What are you looking for in your next investment, in general?
The team is always in the center and we are looking for entrepreneurs that are rewriting the future in global markets.

Which areas are either oversaturated or would be too hard to compete in at this point for a new startup? What other types of products/services are you wary or concerned about?
Free-to-play games is a tough and competitive market. There will likely be new winners, but also even greater number of companies that don’t make it compared to many other industries.

How much are you focused on investing in your local ecosystem versus other startup hubs (or everywhere) in general? More than 50%? Less?
We have a global mandate, but the Nordics is our home and where we have done most of our investments.

Which industries in your city and region seem well-positioned to thrive, or not, long term? What are companies you are excited about (your portfolio or not), which founders?
There are several, but the first on the top of mind is sustainability and new materials. Spinnova is a great example providing the textile industry with the most sustainable fibre in the world, produced with minimal harm to the environment, at a reasonable cost. With the stretch and strength qualities of cotton and the insulation of lamb’s wool, it can suit apparel, footwear, accessories, [and] home textiles to name a few applications. I’m also looking forward to seeing a great ecosystem and several startups being built around quantum computing. There are already a number of promising quantum technology companies, such as the Finnish IQM that builds world-class quantum computers and Bluefors that specialize in cryogen-free dilution refrigerator systems for quantum computing.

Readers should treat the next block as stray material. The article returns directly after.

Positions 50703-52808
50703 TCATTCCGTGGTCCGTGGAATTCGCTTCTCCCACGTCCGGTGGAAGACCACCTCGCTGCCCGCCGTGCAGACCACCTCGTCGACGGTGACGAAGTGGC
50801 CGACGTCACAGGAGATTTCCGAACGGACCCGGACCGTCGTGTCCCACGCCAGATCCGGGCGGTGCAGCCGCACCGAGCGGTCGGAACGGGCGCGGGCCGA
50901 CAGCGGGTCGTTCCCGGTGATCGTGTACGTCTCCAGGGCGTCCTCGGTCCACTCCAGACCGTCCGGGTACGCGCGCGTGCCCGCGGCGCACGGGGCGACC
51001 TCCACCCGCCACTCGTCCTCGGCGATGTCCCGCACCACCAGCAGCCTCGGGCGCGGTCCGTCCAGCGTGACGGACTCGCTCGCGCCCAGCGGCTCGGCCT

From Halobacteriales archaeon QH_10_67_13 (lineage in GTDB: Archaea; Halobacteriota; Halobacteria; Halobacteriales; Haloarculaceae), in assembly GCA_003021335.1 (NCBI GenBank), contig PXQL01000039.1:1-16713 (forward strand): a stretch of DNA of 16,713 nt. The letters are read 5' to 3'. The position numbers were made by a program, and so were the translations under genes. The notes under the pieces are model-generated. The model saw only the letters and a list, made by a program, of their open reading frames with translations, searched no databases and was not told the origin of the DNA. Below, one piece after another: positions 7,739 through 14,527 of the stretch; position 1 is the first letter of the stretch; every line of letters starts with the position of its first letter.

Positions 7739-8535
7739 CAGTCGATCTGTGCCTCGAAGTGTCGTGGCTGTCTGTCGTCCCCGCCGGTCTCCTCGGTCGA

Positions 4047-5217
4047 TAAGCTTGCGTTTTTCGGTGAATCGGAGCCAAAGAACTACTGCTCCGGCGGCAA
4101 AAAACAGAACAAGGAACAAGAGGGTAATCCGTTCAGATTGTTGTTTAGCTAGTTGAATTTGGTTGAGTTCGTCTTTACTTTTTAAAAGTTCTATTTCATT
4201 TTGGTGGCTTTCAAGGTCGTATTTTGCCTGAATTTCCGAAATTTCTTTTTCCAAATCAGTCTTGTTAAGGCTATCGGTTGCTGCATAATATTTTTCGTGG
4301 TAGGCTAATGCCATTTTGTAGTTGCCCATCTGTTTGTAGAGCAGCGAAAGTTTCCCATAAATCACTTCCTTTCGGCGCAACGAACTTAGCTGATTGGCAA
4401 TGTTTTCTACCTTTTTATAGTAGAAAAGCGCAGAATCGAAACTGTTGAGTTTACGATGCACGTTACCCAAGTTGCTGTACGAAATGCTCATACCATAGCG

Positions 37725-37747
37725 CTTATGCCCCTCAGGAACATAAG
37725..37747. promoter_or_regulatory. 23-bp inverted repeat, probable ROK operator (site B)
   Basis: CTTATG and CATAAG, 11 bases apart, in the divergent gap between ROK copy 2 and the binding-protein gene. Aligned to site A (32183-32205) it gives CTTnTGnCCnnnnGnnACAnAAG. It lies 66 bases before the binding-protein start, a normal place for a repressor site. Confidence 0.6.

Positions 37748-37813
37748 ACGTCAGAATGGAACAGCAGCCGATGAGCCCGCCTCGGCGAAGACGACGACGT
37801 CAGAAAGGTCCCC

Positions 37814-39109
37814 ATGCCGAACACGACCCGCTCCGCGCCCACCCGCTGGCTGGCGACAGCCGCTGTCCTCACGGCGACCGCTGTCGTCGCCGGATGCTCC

How should investors in other cities think about the overall investment climate and opportunities in your city?
There is strong supporting ecosystem in Finland for startups, strong engineering history and great culture of getting things done.

Do you expect to see a surge in more founders coming from geographies outside major cities in the years to come, with startup hubs losing people due to the pandemic and lingering concerns, plus the attraction of remote work?
The beauty of the startup ecosystem is that is built on innovation. We will most likely see more distributed organizations in the future, but I believe the major hubs will maintain their attractiveness in the future as well.

Which industry segments that you invest in look weaker or more exposed to potential shifts in consumer and business behavior because of COVID-19? What are the opportunities startups may be able to tap into during these unprecedented times?
Travel and hospitality has naturally taken a big hit. It will take time for the industry to fully recover and I would expect innovations in the domain in the future, whether it is in virtual travel or creating confidence in worry-free travel in the future.

How has COVID-19 impacted your investment strategy? What are the biggest worries of the founders in your portfolio? What is your advice to startups in your portfolio right now?
Extending the runway has been a general rule for many and making the company stronger and more competitive when things start picking up again.

Are you seeing “green shoots” regarding revenue growth, retention or other momentum in your portfolio as they adapt to the pandemic?